Paper Money

Where businesses are refusing traditional currency

Traditional forms of currency like the illustrated €10 note are no longer recognized as legal tender in some stores in Netherlands, where many outlets are deciding to only accept pin or debit cards.

Original images courtesy of European Central Bank.

As much as cash remains an essential part of daily life in countries such as Germany and Switzerland, the exact opposite may be true not far from those borders. 

And, at least according to the BBC, it may be on the verge of extinction in some places. 

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The news service reported in a story by Lauren Comiteau on Sept. 29 that cash is no longer recognized as legal tender in some stores in Netherlands, where many outlets are deciding to only accept pin or debit cards. Some retailers, Comiteau says, “describe going cash-free as “cleaner” or “safer.”

She decided to find out for herself, and could not use cash for rent, telephone bills, a tuna sandwich, or even parking. The longest line at the supermarket was for cash transactions.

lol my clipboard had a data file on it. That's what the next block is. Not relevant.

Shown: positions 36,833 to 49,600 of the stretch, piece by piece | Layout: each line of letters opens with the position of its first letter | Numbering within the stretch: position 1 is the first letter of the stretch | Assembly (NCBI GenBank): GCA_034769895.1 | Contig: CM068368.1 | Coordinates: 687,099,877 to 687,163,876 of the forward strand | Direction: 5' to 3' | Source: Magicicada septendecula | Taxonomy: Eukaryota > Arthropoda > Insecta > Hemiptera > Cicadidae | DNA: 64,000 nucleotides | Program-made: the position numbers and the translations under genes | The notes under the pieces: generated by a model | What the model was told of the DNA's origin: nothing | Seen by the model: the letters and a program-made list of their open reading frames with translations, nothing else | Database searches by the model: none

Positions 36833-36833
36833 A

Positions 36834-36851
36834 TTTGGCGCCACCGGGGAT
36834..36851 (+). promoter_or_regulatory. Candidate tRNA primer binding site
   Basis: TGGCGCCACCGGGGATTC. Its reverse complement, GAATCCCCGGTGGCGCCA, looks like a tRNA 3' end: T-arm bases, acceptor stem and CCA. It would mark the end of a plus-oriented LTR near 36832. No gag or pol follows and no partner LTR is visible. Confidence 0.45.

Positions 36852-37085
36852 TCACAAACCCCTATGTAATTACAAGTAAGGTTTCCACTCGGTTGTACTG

Saying that noncash payments are faster, safer, and more convenient, Dutch banks and merchants are striving for 60 percent of all payments to be electronic by 2018. Across the border in Germany, payments are still 75 percent in cash.

Netherlands has come a long way in not so many years. When I first went there in 1984, I was looked at quizzically in nontourist restaurants when I tried to use a credit card to pay for a meal. Dutch people either used cash or wrote a check on their account at the postal bank. When I asked, they said they could not imagine paying any other way.


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